Twin Peaks is not a TV show.” You’ve probably heard this refrain before, perhaps moderated to “Twin Peaks is not normal television,” or, more generously to the medium, “Twin Peaks changed TV forever.” However phrased, the essence remains the same: Twin Peaks still stands out boldly from the rest of the televisual landscape, twenty-seven years after its debut on the ABC network immediately following America’s Funniest Home Videos. As if to cement this iconic status, when the series returned for an eighteen-hour limited run this summer (dubbed by Showtime’s marketing department as Twin…

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Lights Out (2013)

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Scary movie!
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Sweden / 2½ minutes / color / David Sandberg Dir & Pr & Scr & Cine: David Sandberg Cast: Lotta Losten.

Many, many years ago I read the complete ghost stories of M.R. James in a single splurge—I was in bed with some minor illness. Aside from scaring myself near-senseless, I learnt something about the art of storytelling: that sometimes less is more. (Nowadays I’d regard that as a cliché, but it was new to me then.) Some of the most effective stories in the collection were among the simplest, tales stripped right down to the bare minimum.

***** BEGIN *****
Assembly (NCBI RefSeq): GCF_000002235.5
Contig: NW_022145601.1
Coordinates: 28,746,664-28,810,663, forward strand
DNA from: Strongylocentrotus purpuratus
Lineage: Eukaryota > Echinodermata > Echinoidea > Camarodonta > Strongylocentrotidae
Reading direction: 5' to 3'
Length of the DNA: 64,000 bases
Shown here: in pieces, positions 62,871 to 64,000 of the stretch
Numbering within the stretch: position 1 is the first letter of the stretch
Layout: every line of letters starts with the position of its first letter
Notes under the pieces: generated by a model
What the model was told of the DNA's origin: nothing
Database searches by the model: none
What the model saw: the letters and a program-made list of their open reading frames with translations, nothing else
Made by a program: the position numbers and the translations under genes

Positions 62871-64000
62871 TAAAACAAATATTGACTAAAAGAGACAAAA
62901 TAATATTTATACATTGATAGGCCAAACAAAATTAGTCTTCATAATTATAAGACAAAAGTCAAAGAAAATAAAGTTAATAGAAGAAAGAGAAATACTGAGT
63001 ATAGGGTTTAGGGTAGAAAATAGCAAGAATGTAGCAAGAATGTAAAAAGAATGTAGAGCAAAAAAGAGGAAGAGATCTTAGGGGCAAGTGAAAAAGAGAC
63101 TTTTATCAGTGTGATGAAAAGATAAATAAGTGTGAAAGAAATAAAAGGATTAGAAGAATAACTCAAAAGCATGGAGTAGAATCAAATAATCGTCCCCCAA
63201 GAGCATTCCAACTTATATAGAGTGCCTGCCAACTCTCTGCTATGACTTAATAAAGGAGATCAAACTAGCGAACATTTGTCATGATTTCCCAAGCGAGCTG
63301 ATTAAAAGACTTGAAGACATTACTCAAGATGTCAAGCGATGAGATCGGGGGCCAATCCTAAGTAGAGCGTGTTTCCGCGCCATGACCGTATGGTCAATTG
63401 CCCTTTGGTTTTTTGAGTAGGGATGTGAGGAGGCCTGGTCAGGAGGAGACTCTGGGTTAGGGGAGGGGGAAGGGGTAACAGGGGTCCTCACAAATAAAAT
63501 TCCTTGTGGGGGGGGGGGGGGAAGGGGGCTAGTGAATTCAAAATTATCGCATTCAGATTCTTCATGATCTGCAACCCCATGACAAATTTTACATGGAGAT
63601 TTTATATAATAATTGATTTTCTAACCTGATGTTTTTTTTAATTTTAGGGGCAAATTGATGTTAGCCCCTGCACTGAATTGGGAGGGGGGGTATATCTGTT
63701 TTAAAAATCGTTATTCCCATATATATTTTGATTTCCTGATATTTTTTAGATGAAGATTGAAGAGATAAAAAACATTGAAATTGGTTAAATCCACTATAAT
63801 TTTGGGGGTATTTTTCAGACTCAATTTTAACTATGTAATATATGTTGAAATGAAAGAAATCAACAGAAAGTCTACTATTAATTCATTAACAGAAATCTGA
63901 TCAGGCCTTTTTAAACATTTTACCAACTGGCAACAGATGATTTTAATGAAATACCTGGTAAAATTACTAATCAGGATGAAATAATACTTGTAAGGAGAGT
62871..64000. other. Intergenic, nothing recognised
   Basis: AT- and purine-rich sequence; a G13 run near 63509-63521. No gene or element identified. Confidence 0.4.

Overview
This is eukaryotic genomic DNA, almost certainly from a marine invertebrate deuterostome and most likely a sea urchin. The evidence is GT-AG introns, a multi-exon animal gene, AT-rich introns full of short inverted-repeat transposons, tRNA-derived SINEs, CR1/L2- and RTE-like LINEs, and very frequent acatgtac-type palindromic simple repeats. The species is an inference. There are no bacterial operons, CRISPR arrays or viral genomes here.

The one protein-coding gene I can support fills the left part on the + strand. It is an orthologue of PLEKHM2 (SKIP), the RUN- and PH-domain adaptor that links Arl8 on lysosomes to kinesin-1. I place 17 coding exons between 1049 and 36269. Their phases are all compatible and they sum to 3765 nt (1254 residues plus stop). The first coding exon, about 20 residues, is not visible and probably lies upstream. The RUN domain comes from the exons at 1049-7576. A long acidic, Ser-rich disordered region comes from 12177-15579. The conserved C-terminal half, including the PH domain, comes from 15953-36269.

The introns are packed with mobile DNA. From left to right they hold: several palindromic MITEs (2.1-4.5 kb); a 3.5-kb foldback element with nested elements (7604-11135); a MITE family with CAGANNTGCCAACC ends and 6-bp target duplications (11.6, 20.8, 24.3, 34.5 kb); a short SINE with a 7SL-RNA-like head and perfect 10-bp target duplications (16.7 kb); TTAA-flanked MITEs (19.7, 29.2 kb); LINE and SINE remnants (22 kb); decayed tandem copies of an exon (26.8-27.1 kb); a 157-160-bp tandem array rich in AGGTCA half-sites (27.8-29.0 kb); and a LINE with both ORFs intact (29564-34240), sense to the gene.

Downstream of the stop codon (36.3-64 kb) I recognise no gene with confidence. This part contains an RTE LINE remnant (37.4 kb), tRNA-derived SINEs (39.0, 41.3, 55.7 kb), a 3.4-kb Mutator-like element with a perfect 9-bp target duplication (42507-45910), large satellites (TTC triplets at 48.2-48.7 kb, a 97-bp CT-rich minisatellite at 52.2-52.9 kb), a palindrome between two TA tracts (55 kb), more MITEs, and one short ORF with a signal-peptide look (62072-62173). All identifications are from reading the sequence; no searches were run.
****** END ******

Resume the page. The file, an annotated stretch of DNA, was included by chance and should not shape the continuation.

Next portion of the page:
My favorite, which I can still remember clearly to this day (although, oddly, I can’t recall its title), has a man Continue reading

o/t: Chesley Bonestell: A Brush With The Future

Here’s a forthcoming movie that couldn’t be further away from film noir: a feature-length documentary about the great astronomical artist (and so much more) Chesley Bonestell. I’ve adored Bonestell’s work since childhood, and quite a few years back was privileged to be the editor on Ron Miller’s deservedly Hugo-winning, illustrated large-scale biography of the man, The Art of Chesley Bonestell (2001; with Frederick C. Durant III) — in fact, it was Ron who drew my attention to the movie.